On Thursday at 7:45 EDT, the European Central Bank is widely expected to raise interest rates by 25 basis points to a nearly 7-year high of 4.25 percent. This would be the first change in monetary policy since last summer, and could mark a pivotal point for EUR/USD. However, the change in rates is not necessarily the most important thing to watch, as ECB President Trichet’s commentary will continue to be the prime market-mover for the euro.
Why the European Central Bank Will Raise Rates This Week
There is little doubt in the markets that the European Central Bank will raise rates on Thursday, as ECB President Jean-Claude Trichet remains the most hawkish central banker around. Mr. Trichet sparked expectations of a rate increase following the ECB’s June meeting, as he said during his monthly press conference not only that some policy makers had actually wanted to tighten monetary policy in at that meeting, but that the ECB would “not exclude the possibility of increasing rates by a small amount.” Though Mr. Trichet said that is was “not certain”, he did say that it was “possible,” which was more than enough to lead traders to expect at least a 25 basis point increase in July.
Since the ECB’s primary mandate is to maintain price stability, Mr. Trichet has all the reason in the world to consider increasing interest rates. On Monday, Eurostat reported Euro-zone CPI estimates rocketed to a fresh 16-year high of 4.0 percent in June, up from a confirmed rate of 3.7 percent in May. This is substantially higher than the ECB’s 2.0 percent inflation target, and with CPI rising faster by the month, Mr. Trichet and other ECB Governing Council members are understandably concerned. However, European government officials are concerned for a different reason: they face political repercussions if their respective economies experience sharp slowdowns. On Monday, French President Nicolas Sarkozy said, “The ECB, whose independence should be preserved, should ask itself some questions about economic growth in Europe and not just inflation. Inflation today is due to the boom in (prices of) raw materials. You can't tell me that in order to fight against inflation you have to raise interest rates. You can double, triple interest rates and that will not bring a decrease in the price of a barrel of Brent.”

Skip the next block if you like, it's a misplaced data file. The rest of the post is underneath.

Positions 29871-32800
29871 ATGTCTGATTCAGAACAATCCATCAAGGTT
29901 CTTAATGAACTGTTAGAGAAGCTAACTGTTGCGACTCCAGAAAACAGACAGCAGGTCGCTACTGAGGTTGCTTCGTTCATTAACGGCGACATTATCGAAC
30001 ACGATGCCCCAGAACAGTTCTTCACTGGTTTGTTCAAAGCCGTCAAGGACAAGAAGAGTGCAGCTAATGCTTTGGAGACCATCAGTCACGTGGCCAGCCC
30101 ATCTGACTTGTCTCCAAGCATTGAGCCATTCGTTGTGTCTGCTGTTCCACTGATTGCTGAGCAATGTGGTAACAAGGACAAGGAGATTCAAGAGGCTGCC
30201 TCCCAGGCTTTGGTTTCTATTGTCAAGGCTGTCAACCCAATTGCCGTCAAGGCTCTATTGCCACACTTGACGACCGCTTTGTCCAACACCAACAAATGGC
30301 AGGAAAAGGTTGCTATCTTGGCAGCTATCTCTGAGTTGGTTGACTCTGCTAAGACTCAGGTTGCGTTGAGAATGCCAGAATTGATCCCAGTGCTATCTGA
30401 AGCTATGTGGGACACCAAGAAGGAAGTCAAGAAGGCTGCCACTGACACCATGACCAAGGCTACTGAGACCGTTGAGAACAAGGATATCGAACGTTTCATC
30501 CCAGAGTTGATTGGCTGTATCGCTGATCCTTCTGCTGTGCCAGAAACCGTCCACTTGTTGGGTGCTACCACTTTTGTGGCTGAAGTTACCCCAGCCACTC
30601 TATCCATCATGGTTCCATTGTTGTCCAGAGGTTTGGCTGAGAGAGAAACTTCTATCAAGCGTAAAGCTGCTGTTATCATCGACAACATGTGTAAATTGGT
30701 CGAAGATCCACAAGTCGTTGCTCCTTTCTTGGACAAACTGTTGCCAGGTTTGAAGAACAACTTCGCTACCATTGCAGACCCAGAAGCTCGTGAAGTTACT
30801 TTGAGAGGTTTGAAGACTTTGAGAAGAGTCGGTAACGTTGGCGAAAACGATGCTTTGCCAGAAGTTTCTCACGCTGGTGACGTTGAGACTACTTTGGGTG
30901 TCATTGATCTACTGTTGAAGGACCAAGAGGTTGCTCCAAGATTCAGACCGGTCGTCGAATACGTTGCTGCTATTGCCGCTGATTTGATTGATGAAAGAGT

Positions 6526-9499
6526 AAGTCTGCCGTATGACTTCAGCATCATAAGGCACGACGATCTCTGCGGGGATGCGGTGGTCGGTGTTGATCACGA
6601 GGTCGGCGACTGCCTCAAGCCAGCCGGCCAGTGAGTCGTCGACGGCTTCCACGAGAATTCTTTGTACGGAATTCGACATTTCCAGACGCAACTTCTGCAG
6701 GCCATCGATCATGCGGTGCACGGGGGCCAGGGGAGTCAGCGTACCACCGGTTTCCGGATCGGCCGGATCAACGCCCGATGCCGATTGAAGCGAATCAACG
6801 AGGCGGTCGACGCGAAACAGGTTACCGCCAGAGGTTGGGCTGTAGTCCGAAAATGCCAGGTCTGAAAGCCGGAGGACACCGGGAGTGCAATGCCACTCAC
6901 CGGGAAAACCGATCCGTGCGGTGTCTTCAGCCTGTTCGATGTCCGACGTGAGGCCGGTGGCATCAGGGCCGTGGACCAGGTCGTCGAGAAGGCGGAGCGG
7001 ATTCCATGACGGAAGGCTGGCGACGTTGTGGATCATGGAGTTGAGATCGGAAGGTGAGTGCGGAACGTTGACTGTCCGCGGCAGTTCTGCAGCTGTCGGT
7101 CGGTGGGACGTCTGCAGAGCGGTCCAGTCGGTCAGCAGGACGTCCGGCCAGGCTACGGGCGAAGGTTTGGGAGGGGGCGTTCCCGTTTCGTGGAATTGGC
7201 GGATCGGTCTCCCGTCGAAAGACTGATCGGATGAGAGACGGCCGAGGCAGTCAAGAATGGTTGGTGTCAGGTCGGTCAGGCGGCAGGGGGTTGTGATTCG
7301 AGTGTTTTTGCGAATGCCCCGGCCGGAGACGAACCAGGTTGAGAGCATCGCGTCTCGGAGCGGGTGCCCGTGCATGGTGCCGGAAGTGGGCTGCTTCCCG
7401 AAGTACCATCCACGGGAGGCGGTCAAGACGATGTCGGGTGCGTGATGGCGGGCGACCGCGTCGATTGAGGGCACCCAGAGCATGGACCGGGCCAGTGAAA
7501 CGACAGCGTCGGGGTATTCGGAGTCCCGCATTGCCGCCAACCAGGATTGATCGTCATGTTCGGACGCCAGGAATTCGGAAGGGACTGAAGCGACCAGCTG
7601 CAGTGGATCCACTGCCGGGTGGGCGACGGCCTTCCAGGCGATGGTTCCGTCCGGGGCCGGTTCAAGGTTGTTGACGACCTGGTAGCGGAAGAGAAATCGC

To a certain degree, President Sarkozy is correct. Much of the world is currently experiencing similar problems with surging consumer prices, and it is due primarily to increasing commodities like oil and food which interest rate increases will have little impact on. However, the ECB is more concerned about “broad-based second-round effects on wages,” as increasing inflation expectations by the public may lead workers to demand higher pay. The fear is that once this sort of mentality starts to set in, companies will anticipate rising wage demands and raise their own selling costs, which will filter into even higher CPI, and so on.
How Will This Decision Impact the Markets?
Clearly, the odds are in favor of at least a 25 basis point rate increase, if not a 50 basis point hike. However, traders will need to watch out for the other big show at 8:30 EDT, when Mr. Trichet will give his monthly press conference, as this tends to be the most market-moving part of the ECB’s rate decision. Here’s a summary of what to look for, and how it may impact EUR/USD: